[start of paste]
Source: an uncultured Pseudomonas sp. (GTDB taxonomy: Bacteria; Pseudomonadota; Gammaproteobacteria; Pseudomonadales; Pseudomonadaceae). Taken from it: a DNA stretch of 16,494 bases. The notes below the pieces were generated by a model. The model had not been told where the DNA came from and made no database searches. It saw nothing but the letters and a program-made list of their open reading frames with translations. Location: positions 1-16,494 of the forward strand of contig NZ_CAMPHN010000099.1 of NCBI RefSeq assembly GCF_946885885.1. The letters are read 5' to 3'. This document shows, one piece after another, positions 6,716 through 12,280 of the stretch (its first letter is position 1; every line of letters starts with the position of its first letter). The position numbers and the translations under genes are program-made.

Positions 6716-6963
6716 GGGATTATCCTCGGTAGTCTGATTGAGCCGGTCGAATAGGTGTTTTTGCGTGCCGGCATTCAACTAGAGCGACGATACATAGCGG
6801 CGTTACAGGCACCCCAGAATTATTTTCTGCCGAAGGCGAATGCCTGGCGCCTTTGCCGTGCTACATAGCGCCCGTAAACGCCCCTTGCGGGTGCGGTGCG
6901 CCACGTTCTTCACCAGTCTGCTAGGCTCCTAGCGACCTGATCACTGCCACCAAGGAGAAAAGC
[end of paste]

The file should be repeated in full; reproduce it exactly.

Source: an uncultured Pseudomonas sp. (GTDB taxonomy: Bacteria; Pseudomonadota; Gammaproteobacteria; Pseudomonadales; Pseudomonadaceae). Taken from it: a DNA stretch of 16,494 bases. The notes below the pieces were generated by a model. The model had not been told where the DNA came from and made no database searches. It saw nothing but the letters and a program-made list of their open reading frames with translations. Location: positions 1-16,494 of the forward strand of contig NZ_CAMPHN010000099.1 of NCBI RefSeq assembly GCF_946885885.1. The letters are read 5' to 3'. This document shows, one piece after another, positions 6,716 through 12,280 of the stretch (its first letter is position 1; every line of letters starts with the position of its first letter). The position numbers and the translations under genes are program-made.

Positions 6716-6963
6716 GGGATTATCCTCGGTAGTCTGATTGAGCCGGTCGAATAGGTGTTTTTGCGTGCCGGCATTCAACTAGAGCGACGATACATAGCGG
6801 CGTTACAGGCACCCCAGAATTATTTTCTGCCGAAGGCGAATGCCTGGCGCCTTTGCCGTGCTACATAGCGCCCGTAAACGCCCCTTGCGGGTGCGGTGCG
6901 CCACGTTCTTCACCAGTCTGCTAGGCTCCTAGCGACCTGATCACTGCCACCAAGGAGAAAAGC